Author of "Waverley," "Ivanhoe," &c., 1771-1832
Author of «Waverley», The
Author of «Waverley» The 1771-1832
Autor des Waverley.
Cleisbotham, Jedediah.
Cleishbotham , Jedediah
Cleishbotham Jedediah 1771-1832
Cleishbotham, Jedediah, pseud.
Cleishbotham, Jedediah [pseud.] 1771-1832
Cleishbotham, Jedediah Pseudonym von Walter Scott 1771-1832
Clutterbuck, Cuthbert [pseud.] 1771-1832
Croftangry, Chrystal [pseud.] 1771-1832
Gualterus Scott
Layman 1771-1832
Littlejohn , Hugh
Lockhart , John Hugh
Malagrowther, Malachi.
Malagrowther Malachi 1771-1832
Malagrowther, Malachi Pseudonym von Walter Scott 1771-1832
Pattieson, Peter [pseud.] 1771-1832
Paul 1771-1832
S., W.
S. W. 1771-1832
S., W. (Walter Scott), 1771-1832
Schot, W., 1771-1832
Scott, ... 1771-1832
Scott, Gualtiero 1771-1832
Scott, Sir Walter
Scott, Sir Walter 1771-1832
Scott, Sir Walter, bart
Scott W. 1771-1832
Scott, W. (Walter), 1771-1832
Scott, Walter
Scott, Walter 1771-1832
Scott, Walter Bart.
Scott, Walter S. 1771-1832
Scott , Walter <sir>
Scott, Walter Sir 1771-1832
Scott, Walter, Sir, bart
Scott, Walter, Sir, bart., 1771-1832
Scott, Walther 1771-1832
Skot, Valter
Skot, Valter 1771-1832
Skot, Volter
Skot, Walter 1771-1832
Skôṭa, Vālṭara, Sara, 1771-1832
Skoti, Uolter 1771-1832
Skots, Valters, 1771-1832
Skott, Val'ter.
Skott, Valʹter 1771-1832
Skott, Walter.
Skott, Walter 1771-1832
Somnambulus 1771-1832
Somnambulus Pseudonym von Walter Scott 1771-1832
Ssu-ko-tʻe, 1771-1832
Ssu-ko-tʻe, Wa-erh-tʻe, 1771-1832
Sukotsu 1771-1832
Sukotto 1771-1832
Templeton, Laurence, 1771-1832
Templeton, Lawrence, 1771-1832
Vālṭara Skôṭa, 1771-1832
Valter Skott
Valters Skots
Verfasser des Waverley.
W. S.
W. S. 1771-1832
W.S. (Walter Scott), 1771-1832
Wa-erh-tʻe Ssu-ko-tʻe, 1771-1832
Walter Scott
Walter Scott escritor del Romanticismo británico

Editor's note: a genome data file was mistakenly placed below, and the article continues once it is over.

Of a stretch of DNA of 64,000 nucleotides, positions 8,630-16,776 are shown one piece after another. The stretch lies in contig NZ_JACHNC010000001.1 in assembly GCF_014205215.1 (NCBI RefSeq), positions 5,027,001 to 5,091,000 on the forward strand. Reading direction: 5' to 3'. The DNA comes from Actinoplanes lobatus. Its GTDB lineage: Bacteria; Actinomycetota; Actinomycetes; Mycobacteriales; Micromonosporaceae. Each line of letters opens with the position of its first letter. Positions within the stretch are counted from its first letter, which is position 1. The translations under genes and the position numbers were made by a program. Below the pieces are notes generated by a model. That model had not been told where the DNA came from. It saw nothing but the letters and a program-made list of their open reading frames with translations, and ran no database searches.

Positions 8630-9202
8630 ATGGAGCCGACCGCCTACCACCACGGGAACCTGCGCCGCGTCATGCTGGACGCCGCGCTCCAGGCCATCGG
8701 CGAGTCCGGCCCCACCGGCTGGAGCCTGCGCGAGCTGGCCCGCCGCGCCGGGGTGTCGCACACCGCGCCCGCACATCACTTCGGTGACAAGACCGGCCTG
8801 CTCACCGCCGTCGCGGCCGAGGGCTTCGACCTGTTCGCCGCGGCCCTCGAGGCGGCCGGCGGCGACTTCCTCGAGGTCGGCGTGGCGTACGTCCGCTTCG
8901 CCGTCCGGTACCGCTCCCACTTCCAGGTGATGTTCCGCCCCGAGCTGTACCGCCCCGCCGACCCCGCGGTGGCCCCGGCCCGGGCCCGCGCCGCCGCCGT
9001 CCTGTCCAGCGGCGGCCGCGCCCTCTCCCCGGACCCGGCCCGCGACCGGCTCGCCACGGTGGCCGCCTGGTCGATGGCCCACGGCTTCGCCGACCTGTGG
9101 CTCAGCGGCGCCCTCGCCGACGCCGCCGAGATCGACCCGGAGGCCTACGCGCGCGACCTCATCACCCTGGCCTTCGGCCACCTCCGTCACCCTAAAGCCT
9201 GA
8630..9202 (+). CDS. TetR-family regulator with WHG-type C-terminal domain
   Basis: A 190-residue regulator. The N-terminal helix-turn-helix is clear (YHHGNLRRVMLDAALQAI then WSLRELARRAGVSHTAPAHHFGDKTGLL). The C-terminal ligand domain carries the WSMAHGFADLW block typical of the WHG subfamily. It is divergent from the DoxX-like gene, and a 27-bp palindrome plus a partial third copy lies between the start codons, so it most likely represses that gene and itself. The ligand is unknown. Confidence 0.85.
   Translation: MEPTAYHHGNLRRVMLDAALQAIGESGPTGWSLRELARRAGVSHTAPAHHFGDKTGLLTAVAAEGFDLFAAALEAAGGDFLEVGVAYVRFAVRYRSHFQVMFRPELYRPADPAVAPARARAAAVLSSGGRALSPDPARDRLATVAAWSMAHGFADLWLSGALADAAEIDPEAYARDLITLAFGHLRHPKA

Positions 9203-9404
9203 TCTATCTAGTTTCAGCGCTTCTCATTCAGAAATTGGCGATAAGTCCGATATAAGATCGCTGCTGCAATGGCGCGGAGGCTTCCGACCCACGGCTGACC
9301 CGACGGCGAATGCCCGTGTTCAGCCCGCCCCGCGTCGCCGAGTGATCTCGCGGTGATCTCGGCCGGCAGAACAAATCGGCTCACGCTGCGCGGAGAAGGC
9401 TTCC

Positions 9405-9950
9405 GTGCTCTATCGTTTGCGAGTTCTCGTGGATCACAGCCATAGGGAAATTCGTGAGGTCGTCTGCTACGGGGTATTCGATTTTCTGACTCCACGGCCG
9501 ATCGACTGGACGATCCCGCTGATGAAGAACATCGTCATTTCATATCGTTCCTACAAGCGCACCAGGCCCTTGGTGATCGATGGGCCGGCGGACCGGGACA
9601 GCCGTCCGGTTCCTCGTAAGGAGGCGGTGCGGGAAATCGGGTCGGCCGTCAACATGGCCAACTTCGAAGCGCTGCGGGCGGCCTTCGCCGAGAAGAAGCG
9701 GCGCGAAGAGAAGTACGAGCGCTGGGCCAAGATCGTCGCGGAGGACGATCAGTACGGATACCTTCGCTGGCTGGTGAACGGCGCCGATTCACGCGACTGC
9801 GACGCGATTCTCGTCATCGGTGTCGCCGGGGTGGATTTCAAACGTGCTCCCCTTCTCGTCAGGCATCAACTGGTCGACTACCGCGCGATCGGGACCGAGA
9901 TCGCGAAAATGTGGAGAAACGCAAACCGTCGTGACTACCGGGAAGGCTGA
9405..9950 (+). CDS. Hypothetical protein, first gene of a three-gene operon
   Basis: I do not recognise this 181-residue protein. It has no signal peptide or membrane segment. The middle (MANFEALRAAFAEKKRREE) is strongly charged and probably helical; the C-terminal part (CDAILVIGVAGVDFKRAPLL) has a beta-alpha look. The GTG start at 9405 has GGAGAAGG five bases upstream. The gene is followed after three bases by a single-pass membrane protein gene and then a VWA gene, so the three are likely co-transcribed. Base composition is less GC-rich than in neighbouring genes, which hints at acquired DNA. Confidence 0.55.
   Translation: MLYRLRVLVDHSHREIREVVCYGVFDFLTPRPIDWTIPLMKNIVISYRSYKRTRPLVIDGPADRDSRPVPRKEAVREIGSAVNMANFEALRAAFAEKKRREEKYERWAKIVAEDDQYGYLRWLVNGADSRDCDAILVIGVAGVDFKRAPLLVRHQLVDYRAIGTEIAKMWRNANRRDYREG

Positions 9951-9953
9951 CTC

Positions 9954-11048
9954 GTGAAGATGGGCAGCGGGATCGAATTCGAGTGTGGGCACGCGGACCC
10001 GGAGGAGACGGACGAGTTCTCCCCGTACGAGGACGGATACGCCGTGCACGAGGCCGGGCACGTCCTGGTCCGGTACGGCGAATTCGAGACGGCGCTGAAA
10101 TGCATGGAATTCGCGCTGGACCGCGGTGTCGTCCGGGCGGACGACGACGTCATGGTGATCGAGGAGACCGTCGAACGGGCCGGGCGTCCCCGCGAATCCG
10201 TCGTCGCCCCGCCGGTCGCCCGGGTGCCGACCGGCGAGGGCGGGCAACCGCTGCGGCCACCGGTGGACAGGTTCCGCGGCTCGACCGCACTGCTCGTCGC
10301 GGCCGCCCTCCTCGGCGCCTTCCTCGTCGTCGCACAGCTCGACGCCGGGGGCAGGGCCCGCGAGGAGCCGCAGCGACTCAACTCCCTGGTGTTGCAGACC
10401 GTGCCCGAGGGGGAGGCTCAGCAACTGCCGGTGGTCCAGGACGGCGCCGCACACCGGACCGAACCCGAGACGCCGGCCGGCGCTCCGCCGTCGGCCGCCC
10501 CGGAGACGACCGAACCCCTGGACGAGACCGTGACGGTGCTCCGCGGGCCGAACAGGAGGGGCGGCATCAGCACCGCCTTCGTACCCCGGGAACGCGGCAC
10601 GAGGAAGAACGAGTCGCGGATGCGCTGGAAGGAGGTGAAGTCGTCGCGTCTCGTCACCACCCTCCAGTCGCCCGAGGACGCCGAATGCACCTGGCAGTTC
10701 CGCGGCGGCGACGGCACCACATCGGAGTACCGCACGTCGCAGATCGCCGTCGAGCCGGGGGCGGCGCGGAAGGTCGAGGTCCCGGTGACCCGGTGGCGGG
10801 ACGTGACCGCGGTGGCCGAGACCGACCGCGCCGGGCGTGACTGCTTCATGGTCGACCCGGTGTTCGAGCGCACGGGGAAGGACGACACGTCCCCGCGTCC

Walter Scott poète et écrivain écossais
Walter Scott schottische Verfasser vo historische Romään
Walter Scott schottischer Schriftsteller, der Historienromane schrieb
Walter Scott schrijver
Walter Scott scrittore e poeta britannico
Walter Scott Sir
Walter Scott škotski pesnik in pisatelj
Walter Scott skotský literát
Walter Scott szkocki powieściopisarz i poeta
Walter-Skott.
"Waverley," "Ivanhoe," &c., Author of, 1771-1832
Worutaru Sukotto 1771-1832
Γουόλτερ Σκοτ
Вальтер-Скотт 1771-1832
Вальтер Скотт британский писатель, поэт, историк, собиратель древностей, адвокат
Вальтэр Скот
Волтер Скот
Скот В. 1771-1832
Скотт
Скотт В. 1771-1832
Скотт, Валтер, 1771-1832
Скотт Вальтер
Уолтър Скот
Ўолтэр Скот
Վալտեր Սքոթ
וולטר סקוט
סקאט, וואלטער, 1771־1832
סקאט, ולטר, 1771-1832
סקוט, וולטר
סקוט, וולטר, Sir
سكت، ولتر، 1771-1832
سكوت، ولتر، سير، 1771-1832
والتر اسکات
والتر سكوت
वाल्टर स्कट
ওয়াল্টার স্কট
စကော့ဆာဝေါ်လတာ
უოლტერ სკოტი
스코트, S. W. 1771-1832
스코트, 써 월터 1771-1832
스코트, 월터 써 1771-1832
스콧, 월터 1771-1832
스콧트, 월터 1771-1832
월터 스콧
ウォルター・スコット
スコット, ウォルター
スコット, オルタル (ソル)
スコット, サー・ウォルター
ヲルタル・スコット 1771-1832
沃尔特·司各特
Languages
English (13,886)
German (745)
French (522)
Spanish (306)
Italian (106)
Danish (94)
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Multiple languages (2)